Some Wayne Township taxpayers are calling the school district's lawsuit against former superintendent Terry Thompson a waste of taxpayer money.
The lawsuit alleges
that Thompson used his attorneys to manipulate his contracts and the school board, and devised an elaborate, complex and deceitful scheme to defraud the district of millions of dollars in salary and compensation.
But taxpayer Julie Marvel, president of the Chapel Hill Village Neighborhood Association, told Call 6 Investigator Kara Kenney
that the lawsuit points the finger in the wrong direction.
"The school board did not do their jobs in this case," Marvel said. "They did not go to the extent that they should have in reading the contracts before they signed them."
The lawsuit alleges that Thompson began manipulating his contracts beginning in 2004, proof Marvel said school board members had plenty of time to react.
She also pointed the finger at Jon Bailey, the district's former attorney, who also signed off on Thompson's now notorious $1 million retirement payout, first exposed by the Call 6 Investigators in January.
"As public officials, it was their responsibility to ask questions and the attorney's to explain the contents of the contracts, not Dr. Thompson's," Marvel said. "It seems like there's no checks and balances."
The Call 6 Investigators obtained invoices and discovered the district has spent more than $243,651 so far on legal fees associated with the Thompson investigation.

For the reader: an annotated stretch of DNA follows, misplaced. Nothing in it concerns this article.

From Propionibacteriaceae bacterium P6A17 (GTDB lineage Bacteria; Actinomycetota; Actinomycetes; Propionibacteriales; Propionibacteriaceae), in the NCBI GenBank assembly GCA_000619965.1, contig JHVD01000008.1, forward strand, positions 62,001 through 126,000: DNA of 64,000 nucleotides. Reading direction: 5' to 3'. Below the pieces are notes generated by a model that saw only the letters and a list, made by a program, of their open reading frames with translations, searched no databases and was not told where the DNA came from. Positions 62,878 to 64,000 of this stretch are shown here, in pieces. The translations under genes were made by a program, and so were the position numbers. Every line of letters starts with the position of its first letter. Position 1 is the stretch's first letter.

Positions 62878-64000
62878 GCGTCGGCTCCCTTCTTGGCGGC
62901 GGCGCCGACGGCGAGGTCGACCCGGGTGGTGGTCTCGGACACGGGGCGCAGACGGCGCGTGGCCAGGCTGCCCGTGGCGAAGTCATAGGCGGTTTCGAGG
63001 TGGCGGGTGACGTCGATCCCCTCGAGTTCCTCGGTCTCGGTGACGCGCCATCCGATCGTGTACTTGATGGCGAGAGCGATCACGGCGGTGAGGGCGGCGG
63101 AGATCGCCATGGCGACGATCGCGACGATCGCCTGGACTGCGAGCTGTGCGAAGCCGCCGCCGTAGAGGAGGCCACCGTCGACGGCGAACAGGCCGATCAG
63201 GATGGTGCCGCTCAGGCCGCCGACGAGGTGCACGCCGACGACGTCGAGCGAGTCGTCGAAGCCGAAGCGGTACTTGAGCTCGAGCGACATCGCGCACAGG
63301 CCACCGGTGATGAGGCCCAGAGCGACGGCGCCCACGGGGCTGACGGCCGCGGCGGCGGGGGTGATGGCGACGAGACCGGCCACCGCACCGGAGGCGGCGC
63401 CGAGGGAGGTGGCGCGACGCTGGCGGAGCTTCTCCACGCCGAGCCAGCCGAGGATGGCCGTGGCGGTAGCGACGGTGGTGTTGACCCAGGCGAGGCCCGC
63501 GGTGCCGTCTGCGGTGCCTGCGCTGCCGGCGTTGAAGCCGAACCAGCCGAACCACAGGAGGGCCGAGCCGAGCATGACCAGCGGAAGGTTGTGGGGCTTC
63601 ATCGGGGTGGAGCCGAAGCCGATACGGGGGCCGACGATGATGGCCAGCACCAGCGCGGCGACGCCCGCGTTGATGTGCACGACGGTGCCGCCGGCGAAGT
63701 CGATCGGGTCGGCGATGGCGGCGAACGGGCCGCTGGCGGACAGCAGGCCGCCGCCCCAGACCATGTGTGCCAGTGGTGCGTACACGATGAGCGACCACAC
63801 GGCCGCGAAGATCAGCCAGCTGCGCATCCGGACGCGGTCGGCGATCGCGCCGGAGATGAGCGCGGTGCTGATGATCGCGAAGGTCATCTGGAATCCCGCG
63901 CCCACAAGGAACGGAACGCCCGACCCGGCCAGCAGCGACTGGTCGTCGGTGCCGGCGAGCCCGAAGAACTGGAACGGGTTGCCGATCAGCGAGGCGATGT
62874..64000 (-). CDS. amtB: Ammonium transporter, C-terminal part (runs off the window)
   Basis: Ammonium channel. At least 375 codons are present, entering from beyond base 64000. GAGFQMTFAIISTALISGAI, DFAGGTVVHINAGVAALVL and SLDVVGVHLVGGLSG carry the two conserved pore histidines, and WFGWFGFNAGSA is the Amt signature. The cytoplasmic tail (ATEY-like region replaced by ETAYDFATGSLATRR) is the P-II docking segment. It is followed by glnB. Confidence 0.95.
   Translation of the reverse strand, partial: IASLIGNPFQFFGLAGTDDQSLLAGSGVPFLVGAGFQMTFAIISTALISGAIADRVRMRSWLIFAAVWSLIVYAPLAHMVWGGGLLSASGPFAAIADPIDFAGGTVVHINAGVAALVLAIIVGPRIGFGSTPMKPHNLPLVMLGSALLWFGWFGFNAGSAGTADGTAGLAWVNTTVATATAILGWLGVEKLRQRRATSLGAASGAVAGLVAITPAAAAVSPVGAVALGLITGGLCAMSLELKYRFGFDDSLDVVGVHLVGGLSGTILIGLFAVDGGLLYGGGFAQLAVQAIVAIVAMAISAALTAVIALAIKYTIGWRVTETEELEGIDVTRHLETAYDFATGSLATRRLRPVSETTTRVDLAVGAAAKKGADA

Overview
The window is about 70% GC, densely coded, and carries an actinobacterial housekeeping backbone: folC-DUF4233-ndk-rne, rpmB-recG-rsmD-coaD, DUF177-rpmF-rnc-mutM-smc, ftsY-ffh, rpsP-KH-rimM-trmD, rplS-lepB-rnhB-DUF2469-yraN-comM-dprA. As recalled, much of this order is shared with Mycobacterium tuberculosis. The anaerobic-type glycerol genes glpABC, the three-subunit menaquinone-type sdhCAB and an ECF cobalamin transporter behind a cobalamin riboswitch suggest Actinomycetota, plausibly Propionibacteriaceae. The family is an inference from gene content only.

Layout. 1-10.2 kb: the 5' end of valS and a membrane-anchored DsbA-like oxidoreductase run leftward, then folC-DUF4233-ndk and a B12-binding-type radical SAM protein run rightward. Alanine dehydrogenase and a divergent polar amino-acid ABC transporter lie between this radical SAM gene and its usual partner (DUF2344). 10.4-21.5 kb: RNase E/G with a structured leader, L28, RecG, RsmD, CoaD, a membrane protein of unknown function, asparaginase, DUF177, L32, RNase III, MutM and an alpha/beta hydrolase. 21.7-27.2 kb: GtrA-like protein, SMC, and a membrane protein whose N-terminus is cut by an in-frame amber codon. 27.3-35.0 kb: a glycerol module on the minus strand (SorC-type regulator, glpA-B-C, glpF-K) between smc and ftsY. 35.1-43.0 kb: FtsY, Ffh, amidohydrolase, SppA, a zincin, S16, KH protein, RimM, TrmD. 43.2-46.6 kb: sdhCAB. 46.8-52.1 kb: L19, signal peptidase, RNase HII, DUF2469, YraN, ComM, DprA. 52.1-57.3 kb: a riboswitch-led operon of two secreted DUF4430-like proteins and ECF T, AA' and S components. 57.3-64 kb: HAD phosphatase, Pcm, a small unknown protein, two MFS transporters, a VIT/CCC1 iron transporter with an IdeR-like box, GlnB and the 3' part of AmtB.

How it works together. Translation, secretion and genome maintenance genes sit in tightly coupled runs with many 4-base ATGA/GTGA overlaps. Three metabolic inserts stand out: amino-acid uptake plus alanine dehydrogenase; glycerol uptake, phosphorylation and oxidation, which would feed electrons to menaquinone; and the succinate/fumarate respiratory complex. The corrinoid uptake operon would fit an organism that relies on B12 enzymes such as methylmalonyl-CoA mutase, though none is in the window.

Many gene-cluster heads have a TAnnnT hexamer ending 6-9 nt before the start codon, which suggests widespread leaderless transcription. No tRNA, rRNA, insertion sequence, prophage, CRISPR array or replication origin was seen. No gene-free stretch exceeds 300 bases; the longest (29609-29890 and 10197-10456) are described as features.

"I think this (lawsuit) is yet another waste of taxpayer money," Marvel said.
School board members did not want to discuss the lawsuit Wednesday.
Attorney Linda Pence, who filed the complaint on behalf of the school district, said they are trying to recoup more than $1 million from Thompson.
"We want to recover these funds that were taken from the district, and we want it back to the district so that it can be used for education," Pence said. "When someone has taken something from you in an inappropriate manner, you can't let it go. You have to pursue it."
Pence also rejected criticism that the board did not do enough.
"These are good people who work very hard to do a very hard job, and they trust and rely on the superintendent," Pence said. "These are unusual contracts, they are complicated. I'm telling you, it took me about 40 hours myself, and I have some degrees, to understand what the contracts meant."
Pence would not say whether the district will sue Bailey or his law firm, Bose McKinney and Evans.
The school district is asking Thompson to pay back any unauthorized funds, as well as attorneys fees.
Thompson, who has a $500,000 home in Carmel and a $300,000 condo in Naples, Fla., has refused all on-camera interviews. In a statement, he called the lawsuit "totally inappropriate."
"None of Dr. Thompson's employment contracts, including the ones involved in this lawsuit, were completed until signed by both the school board and the school board's attorney," the statement read.
Pence told RTV6 she believes Thompson committed a crime by defrauding the district. Yet, neither police nor prosecutors said they had not been contacted by the district regarding a criminal investigation or charges.
This January, state lawmakers will discuss legislation that would require specific dollar amounts be listed in a superintendent's contract.
Pence told RTV6 she was unaware of any similar lawsuits filed against school superintendents in Indiana history.
Copyright Copyright 2011 by
All rights reserved.
This material may not be published,
broadcast, rewritten or redistributed.